Motivation and Emotion

, 30:283 | Cite as

Autonomy and Nondefensiveness

  • Holley S. HodginsEmail author
  • Holly A. Yacko
  • Ethan Gottlieb
Original Paper


Three experimental studies tested whether a priming procedure intended to activate an autonomy orientation would lead to nondefensiveness and enhanced performance, whether activated control orientation would lead to higher defense and impaired performance, and whether activated impersonal orientation would lead to the greatest defense and worst performance. Study 1 showed that autonomy-primed participants report lower desire for escape compared to control-primed, and that impersonally-primed showed most desire to escape. In Study 2, autonomy-primed participants showed the least self-serving bias, control-primed were in the middle, and impersonally-primed participants showed the most. In Study 3, rowers autonomy-primed showed the least self-handicapping and best performance, control-primed showed moderate levels, and impersonally-primed showed the most self-handicapping and worst performance. Results are discussed in terms of motivation orientation, defensiveness, and performance.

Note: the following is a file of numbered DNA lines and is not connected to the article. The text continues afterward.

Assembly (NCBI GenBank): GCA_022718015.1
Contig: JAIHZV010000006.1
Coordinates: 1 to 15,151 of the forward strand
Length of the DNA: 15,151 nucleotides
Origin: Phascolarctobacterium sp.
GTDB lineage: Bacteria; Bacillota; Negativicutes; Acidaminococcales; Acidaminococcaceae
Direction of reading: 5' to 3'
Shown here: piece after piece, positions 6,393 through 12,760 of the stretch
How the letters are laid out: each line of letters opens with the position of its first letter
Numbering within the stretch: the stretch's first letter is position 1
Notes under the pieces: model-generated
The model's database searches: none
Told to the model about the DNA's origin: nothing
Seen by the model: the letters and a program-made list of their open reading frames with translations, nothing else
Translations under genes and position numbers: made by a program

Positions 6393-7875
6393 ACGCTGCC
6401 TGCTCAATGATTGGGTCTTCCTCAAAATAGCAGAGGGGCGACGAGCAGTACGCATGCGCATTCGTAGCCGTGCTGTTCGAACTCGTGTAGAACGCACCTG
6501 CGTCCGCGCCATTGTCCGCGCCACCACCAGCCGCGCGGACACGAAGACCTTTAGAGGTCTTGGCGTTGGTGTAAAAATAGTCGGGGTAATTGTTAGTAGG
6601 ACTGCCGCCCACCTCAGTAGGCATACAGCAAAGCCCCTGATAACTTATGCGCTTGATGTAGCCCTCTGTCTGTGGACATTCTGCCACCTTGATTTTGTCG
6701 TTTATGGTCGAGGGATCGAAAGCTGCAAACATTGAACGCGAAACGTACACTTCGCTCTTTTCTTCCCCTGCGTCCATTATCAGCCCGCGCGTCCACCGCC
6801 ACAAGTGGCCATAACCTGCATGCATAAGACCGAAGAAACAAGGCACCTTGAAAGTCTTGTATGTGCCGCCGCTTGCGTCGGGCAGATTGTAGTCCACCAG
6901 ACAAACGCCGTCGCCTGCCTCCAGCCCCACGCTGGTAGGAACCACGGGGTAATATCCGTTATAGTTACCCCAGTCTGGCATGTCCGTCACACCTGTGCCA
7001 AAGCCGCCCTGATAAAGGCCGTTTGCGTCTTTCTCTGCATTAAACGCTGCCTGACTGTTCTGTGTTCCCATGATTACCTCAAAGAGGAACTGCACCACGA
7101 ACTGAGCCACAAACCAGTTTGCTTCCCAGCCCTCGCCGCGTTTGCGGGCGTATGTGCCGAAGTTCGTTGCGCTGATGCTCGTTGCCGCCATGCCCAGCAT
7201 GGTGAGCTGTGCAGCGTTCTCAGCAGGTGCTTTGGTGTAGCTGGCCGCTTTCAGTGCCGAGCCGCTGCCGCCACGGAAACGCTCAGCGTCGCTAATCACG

Motivation Autonomy Defense Defensiveness Bias Athletic performance 



The authors wish to thank Coach Jim Tucci and the Skidmore College women and men's crew teams for participating in Study 3 with such generosity and good-nature, and to offer our admiration for people who get out on Saratoga Lake so very early. Many thanks also to Marc Mandel, the men's rowing coach at the Florida Institute of Technology, for providing data and the rowing times for use in Study 3. This research was supported by a Skidmore College Faculty Award for Major Project Completion awarded to the first author during the summer of 2003.


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Copyright information

© Springer Science+Business Media, Inc. 2006

Authors and Affiliations

  • Holley S. Hodgins
    • 1
    Email author
  • Holly A. Yacko
    • 1
  • Ethan Gottlieb
    • 1
  1. 1.Psychology DepartmentSkidmore CollegeSaratoga SpringsUSA

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